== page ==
December 2012

 

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Working for Cambodia’s Democracy

Hor Hen


In a country governed by a democratic political system, it is commonly understood that people have both a voice and the power to choose their leaders. Moreover, the leader’s term in office is usually limited to a specified number of years by the country’s Constitution.

In Cambodia, however, while there is in theory a democratic system in place, there are a number of obstacles to a democratic system being enjoyed by the people in practice.

The first obstacle involves the prime minister himself, Prime Minister Hun Sen. Unfortunately, he does not adhere to this definition of democracy, for he appears to be afraid of hearing people’s voices and opinions, and he is emotionally distant from the Cambodian people. In fact, people’s voices and opinions seem to be his enemies.

Since he is not connected with people’s feelings, his government continues to seize, raze and burn people’s homes at will. People around the world are heartbroken to see people being evicted from their own homes, but not Hun Sen. Instead, he wants Cambodians to smile to the world while they are in pain after losing their home and their land and pretend they are happy.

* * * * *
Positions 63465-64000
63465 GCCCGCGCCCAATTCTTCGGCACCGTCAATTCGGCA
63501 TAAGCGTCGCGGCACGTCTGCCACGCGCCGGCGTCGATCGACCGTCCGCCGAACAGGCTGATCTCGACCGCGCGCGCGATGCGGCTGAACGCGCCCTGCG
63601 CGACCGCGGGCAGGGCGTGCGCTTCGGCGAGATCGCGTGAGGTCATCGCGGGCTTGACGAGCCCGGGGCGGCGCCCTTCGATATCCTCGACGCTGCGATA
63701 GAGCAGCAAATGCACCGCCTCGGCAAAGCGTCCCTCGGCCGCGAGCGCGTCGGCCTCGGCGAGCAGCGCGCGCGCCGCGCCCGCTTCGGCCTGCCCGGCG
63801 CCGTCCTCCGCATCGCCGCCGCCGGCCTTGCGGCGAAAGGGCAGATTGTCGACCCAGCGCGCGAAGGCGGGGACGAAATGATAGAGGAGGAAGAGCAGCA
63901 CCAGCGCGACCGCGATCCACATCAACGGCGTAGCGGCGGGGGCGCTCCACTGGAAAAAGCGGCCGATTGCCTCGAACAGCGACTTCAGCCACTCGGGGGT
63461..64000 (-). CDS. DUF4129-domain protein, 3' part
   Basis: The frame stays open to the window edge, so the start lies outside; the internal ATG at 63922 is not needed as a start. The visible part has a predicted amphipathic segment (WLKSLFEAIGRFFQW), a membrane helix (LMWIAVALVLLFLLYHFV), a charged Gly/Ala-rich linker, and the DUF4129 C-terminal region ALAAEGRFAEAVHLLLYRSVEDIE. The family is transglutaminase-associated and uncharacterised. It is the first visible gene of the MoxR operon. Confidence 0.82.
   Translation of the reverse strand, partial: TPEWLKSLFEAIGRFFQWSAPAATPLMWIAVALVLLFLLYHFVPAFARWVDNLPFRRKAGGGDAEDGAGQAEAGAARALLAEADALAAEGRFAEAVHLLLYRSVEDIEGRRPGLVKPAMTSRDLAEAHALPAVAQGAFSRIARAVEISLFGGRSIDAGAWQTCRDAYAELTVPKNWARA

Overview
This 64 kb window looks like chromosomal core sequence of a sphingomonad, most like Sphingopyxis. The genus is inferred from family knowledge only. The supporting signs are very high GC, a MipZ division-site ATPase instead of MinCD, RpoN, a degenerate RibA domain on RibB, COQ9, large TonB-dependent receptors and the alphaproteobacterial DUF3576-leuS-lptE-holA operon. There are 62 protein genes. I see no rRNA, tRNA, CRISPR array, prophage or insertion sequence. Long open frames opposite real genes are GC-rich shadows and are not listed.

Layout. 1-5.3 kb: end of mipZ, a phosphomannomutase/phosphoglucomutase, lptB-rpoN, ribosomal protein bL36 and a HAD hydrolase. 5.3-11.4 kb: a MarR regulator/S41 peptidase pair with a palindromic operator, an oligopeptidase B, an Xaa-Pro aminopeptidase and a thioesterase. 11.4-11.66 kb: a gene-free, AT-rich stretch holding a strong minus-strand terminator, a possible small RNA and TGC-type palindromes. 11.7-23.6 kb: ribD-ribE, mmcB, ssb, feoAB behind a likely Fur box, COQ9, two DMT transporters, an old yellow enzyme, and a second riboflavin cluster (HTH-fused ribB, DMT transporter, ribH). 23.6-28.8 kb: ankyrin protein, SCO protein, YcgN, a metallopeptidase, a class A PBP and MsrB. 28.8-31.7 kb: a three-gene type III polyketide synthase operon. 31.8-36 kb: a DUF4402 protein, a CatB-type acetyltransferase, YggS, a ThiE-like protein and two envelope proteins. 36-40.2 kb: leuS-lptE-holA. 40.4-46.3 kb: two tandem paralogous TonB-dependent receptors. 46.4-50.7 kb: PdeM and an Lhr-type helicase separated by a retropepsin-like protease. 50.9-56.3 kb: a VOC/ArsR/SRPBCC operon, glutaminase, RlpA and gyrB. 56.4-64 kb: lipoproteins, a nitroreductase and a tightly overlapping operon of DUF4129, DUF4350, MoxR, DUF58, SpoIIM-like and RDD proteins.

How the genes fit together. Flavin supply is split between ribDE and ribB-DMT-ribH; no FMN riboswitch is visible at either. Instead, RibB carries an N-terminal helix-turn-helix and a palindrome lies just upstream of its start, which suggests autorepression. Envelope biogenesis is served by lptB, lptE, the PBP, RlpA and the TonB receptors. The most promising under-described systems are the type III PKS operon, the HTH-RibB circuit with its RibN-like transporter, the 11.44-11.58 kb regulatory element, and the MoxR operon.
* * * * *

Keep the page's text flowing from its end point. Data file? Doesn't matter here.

In the July 2013 elections, I strongly doubt that they will be a free and fair electoral exercise. As usual, the votes will be counted before people even cast their ballots, and Vietnamese people living in the country, the country’s largest ethnic minority, will once again be mobilized to vote for Hun Sen’s Cambodian People’s Party (CPP). In addition, he will distort, bribe, threaten or force people to vote for the CPP through which he continues to subtly destroy people’s lives, let alone their liberty and happiness.

A second obstacle to a democratic system in Cambodia is the prevalence of corruption. In the environment of corruption that permeates society and under Hun Sen’s system of control, no one is allowed to have happiness, to live with dignity and freedom. Rather, the majority of people continue to experience suffering, poverty, forced evections, killings and the denial of their rights. Meanwhile, a minority of the people—Hun Sen’s family, his inner group of friends and his party members—are allowed to live freely with a superior attitude and a happy life.

This imbalance of power and the privileged lifestyle that accompanies it is supported by Cambodia’s media, which plays a major role in maintaining the present status quo as 95 percent of the media is controlled by Hun Sen. This lack of an independent media is yet a third obstacle to democracy in Cambodia.